Garden design 101: basic garden design concepts. The style you choose matters Choosing a garden style is like decorating the inside of your house. If you collect garden design ideas or plans, make sure they complement the style of house you have. A very minimalist garden wouldn’t look right paired with a Victorian-style home, and a rambling cottage garden would clash with modern architecture. Stay consistent with the style. Not only should the landscaping complement the house, but it should be the same style in the front yard and backyard. If you’re attracted to several styles of gardens, pick the one that most complements your house and fits with how you want to use the garden. Good garden design creates outdoor rooms A garden room can feel spacious or cozy, depending on how you design it. A garden room that incorporates privacy, a place to relax, and shade has: A floor (the patio) At least one wall (a privacy screen or actual walls) A roof (a shade structure, large shade tree, or umbrella.
A few basic design principles: There are many design principles you can use to create beautiful garden designs. As a newbie, focus on three design principles – scale, color, and plant groupings. Beginners make the most mistakes with these elements. Scale As a beginner, it’s difficult to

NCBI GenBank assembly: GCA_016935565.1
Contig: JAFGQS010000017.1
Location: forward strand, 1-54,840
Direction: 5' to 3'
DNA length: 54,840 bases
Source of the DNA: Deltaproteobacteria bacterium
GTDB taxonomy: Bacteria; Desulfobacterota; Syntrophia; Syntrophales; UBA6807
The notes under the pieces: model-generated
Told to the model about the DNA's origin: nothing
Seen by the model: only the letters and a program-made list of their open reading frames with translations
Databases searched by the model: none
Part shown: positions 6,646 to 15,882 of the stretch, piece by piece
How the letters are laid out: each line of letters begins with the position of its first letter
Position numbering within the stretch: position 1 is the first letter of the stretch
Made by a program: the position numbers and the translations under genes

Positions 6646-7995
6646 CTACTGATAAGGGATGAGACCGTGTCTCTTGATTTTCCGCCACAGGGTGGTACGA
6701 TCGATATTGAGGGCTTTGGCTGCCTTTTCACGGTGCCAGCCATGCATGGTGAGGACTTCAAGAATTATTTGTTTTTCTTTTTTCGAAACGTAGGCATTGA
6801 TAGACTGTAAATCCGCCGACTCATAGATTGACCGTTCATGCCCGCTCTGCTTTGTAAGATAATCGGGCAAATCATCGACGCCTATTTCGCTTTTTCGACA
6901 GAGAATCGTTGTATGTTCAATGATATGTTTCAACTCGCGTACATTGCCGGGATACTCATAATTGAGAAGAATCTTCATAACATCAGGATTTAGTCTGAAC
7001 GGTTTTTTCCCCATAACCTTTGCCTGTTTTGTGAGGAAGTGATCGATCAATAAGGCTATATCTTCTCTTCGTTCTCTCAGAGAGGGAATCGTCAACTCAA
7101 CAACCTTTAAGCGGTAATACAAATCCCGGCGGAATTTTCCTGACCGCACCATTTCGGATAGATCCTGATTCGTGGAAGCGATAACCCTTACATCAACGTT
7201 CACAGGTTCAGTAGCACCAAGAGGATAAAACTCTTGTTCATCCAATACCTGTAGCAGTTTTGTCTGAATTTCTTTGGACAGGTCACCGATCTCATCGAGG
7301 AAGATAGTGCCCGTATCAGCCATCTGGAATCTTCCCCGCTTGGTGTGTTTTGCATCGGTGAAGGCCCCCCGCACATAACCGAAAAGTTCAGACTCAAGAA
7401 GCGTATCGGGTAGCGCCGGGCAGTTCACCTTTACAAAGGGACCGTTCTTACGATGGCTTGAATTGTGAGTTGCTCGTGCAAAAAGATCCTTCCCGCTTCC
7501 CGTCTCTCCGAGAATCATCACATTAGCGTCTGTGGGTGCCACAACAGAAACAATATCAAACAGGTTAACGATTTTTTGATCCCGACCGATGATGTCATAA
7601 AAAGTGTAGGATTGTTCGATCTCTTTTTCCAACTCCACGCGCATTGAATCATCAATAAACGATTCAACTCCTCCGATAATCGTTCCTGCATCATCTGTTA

estimate and picture the mature size of plants and garden beds. It’s also difficult to judge how they’ll work with everything else in the design. The best way to judge the scale of a plant is to place a physical object where it’ll go that approximates its height and width.
- People (holding long sticks with their arms outstretched) are a good substitute for trees.
- An overturned wheelbarrow works for low-spreading shrubs.
- Large pots can work well for small shrubs or perennials.
The most important thing to remember about the scale of plants is their mature height and width. Don’t plant a 60-foot tall shade tree next to a fence, under power lines, or in a small yard.